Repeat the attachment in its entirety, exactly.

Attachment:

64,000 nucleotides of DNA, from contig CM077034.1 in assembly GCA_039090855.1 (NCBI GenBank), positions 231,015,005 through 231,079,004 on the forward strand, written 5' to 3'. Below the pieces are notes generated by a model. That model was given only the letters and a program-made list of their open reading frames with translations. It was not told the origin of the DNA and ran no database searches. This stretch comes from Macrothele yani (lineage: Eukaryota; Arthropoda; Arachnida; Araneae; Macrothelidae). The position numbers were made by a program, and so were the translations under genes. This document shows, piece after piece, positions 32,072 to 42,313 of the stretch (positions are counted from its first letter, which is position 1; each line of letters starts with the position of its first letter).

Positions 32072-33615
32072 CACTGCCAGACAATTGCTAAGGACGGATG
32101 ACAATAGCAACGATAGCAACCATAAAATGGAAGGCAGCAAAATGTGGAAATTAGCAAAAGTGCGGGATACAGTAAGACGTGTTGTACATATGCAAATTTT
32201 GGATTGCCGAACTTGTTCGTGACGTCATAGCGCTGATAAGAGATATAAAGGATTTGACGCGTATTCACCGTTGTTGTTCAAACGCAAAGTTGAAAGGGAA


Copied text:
64,000 nucleotides of DNA, from contig CM077034.1 in assembly GCA_039090855.1 (NCBI GenBank), positions 231,015,005 through 231,079,004 on the forward strand, written 5' to 3'. Below the pieces are notes generated by a model. That model was given only the letters and a program-made list of their open reading frames with translations. It was not told the origin of the DNA and ran no database searches. This stretch comes from Macrothele yani (lineage: Eukaryota; Arthropoda; Arachnida; Araneae; Macrothelidae). The position numbers were made by a program, and so were the translations under genes. This document shows, piece after piece, positions 32,072 to 42,313 of the stretch (positions are counted from its first letter, which is position 1; each line of letters starts with the position of its first letter).

Positions 32072-33615
32072 CACTGCCAGACAATTGCTAAGGACGGATG
32101 ACAATAGCAACGATAGCAACCATAAAATGGAAGGCAGCAAAATGTGGAAATTAGCAAAAGTGCGGGATACAGTAAGACGTGTTGTACATATGCAAATTTT
32201 GGATTGCCGAACTTGTTCGTGACGTCATAGCGCTGATAAGAGATATAAAGGATTTGACGCGTATTCACCGTTGTTGTTCAAACGCAAAGTTGAAAGGGAA